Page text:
And then I think the other thing is that for some of these longer, more CPU-intensive computations, the current dashboard where you see things happening quickly isn’t necessarily the most natural to interact with. Like, if you have something that’s going to be running for a couple of days, maybe there’s another reporting mechanism that makes sense for those styles of computation.


HBA: That’s helpful and makes sense. For the rest of your computational stack, what other software do you use?

LH: We pretty much stick to core Python. Basically NumPy, SciPy, matplotlib. And then, if you like, C wrappers of solvers and things like that.

I’m more recently on the machine learning side of things so I’ve been using a lot of PyTorch and TensorFlow. scikit-learn, as well. I’m starting to get more familiar with xarray because I think there are a lot of spaces where it could be quite useful.


HBA: Can you remind me which of the things you work on that you use machine learning for?

LH: Right now, the neural network example is I’m trying to identify unexploded ordnance from electromagnetic data. These are basically bombs or munitions that didn’t go off and are buried in the ground somewhere. For example, places where there had been military training grounds or wars, and where they want to remediate the land. But there’s often also a ton of scrap metal at these sites. We want to detect those metallic objects underground. But then if you go to a site and you detect 300,000 objects and only 100 of those are ordnance, the cost of going and digging up any item that you suspect is ordnance is extremely expensive. You basically send somebody down with like a tiny shovel and a toothbrush, and they have to be a bomb technician and each time they need to ask, “Is this hazardous?”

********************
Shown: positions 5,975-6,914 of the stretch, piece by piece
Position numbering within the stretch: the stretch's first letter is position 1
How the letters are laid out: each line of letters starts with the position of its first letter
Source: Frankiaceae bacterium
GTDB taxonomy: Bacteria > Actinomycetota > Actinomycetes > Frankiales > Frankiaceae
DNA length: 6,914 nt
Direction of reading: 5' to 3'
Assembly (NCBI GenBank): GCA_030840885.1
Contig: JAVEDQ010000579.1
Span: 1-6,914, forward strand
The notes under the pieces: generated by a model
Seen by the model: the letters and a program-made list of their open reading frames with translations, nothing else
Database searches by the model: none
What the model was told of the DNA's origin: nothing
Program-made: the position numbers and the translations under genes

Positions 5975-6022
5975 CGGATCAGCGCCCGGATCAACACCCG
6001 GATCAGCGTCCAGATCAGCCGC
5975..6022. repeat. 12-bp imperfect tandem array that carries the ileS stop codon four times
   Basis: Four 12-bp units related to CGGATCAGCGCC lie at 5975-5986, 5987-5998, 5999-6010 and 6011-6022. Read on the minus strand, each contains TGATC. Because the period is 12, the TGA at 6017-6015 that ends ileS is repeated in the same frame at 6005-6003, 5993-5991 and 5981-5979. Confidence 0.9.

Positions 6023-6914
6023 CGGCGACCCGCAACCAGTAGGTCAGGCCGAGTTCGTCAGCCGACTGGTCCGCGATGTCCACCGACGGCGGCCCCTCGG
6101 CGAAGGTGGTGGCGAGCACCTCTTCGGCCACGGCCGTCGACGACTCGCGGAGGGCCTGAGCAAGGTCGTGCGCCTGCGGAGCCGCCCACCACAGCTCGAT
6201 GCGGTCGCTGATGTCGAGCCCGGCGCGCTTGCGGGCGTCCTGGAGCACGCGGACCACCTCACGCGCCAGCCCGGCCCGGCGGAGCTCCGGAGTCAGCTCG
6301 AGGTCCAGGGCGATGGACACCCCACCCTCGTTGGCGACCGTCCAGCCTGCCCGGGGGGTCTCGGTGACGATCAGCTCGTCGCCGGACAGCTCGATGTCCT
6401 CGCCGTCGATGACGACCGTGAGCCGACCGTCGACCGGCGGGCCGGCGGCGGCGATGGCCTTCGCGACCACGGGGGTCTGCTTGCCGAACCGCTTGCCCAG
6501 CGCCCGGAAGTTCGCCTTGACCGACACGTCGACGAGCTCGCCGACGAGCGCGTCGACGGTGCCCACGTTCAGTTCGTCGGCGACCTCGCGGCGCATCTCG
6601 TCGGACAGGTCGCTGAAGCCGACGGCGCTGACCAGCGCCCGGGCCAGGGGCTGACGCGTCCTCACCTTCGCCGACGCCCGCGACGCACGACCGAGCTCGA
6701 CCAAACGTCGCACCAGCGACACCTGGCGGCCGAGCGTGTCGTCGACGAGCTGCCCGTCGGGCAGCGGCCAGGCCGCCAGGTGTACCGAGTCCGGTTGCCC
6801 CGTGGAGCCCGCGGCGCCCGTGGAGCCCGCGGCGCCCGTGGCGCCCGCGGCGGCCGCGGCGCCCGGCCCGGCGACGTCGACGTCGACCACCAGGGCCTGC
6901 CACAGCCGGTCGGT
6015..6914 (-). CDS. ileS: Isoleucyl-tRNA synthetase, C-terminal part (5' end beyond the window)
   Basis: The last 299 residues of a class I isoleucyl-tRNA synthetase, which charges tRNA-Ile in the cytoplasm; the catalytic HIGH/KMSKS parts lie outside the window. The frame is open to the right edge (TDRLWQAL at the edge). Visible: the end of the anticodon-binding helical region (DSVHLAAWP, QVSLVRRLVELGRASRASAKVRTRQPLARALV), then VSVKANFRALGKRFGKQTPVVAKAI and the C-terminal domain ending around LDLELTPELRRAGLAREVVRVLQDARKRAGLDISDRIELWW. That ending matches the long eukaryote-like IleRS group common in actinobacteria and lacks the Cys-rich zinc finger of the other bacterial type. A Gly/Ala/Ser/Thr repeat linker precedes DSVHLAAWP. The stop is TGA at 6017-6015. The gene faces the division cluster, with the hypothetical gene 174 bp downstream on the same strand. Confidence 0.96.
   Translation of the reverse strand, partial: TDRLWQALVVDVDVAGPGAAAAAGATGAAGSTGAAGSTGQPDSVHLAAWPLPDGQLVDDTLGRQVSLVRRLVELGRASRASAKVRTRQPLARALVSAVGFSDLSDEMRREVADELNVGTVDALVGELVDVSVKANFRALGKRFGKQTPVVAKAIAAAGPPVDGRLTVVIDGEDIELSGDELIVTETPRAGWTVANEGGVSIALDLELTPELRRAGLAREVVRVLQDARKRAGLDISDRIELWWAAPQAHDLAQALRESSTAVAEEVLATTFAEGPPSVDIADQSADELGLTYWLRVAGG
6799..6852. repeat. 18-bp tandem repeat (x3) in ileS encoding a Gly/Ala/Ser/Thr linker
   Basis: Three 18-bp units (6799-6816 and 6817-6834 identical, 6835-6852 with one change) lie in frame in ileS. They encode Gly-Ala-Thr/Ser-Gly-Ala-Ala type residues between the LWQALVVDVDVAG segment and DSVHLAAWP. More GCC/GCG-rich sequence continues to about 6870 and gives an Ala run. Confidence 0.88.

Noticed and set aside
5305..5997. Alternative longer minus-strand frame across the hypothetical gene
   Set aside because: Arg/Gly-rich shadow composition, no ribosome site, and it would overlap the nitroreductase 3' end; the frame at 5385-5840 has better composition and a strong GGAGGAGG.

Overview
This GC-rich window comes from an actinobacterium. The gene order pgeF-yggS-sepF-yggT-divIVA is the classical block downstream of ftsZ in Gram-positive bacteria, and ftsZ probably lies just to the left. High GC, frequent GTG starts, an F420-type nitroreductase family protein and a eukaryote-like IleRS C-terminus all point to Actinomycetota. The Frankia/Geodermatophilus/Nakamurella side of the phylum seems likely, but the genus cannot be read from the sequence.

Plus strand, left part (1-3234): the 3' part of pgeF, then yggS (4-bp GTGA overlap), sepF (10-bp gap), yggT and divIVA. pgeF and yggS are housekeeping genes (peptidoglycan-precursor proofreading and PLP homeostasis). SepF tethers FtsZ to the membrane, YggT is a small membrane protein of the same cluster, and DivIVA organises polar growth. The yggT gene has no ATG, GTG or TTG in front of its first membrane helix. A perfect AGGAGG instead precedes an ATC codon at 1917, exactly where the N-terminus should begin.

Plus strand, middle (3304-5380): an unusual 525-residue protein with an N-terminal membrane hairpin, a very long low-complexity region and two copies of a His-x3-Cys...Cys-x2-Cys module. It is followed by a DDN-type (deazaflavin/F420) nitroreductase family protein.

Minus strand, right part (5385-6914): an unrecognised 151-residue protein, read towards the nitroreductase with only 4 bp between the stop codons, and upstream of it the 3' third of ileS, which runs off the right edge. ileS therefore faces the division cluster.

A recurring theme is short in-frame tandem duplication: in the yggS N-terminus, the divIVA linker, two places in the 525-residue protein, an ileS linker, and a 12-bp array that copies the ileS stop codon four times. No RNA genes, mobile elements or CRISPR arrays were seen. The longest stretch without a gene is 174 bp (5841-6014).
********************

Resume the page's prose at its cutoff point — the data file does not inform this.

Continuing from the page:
Our goal is to discriminate or classify what is ordnance and what is not. And so, in the past, folks have been doing this with inversion, where they try to estimate parameters that are intrinsic to the object. Parameters like polarizabilities, how strong of a dipole is this thing in three dimensions. And so then they match that to a library of known objects. So you go through this step, where we’re now gonna solve Maxwell’s equations to try and identify some parameters and then library-match that.

What we’re trying to do with machine learning is saying, “Okay, can we train a neural network on a bunch of data that we can simulate?” And then say, “Can we directly input data to the neural network and get back a probability that this thing is an ordnance object or not?” So the goal then is to produce a probability map over your site that says, we think there’s something here, here, and here, and the rest looks like it’s clutter or background. That’s where I’ve been using more PyTorch at this point.

Military personnel handling unexploded ordnance.

HBA: That’s really cool. So you use Dask to parallelize these large scale simulations and then the data, which is the output of the simulation, is used to train machine learning models. You don’t have Dask interacting with PyTorch per se, as that’s decoupled.

LH: Yes. At this stage, to generate training data, Dask can be a powerful tool for running many simulations at once. I can also see opportunities for exploring neural network architectures and exploring parameter spaces, but at the moment, we are very much in the exploratory phase, and not quite ready to scale.

HBA: Thank you for your time, Lindsey.

LH: My pleasure.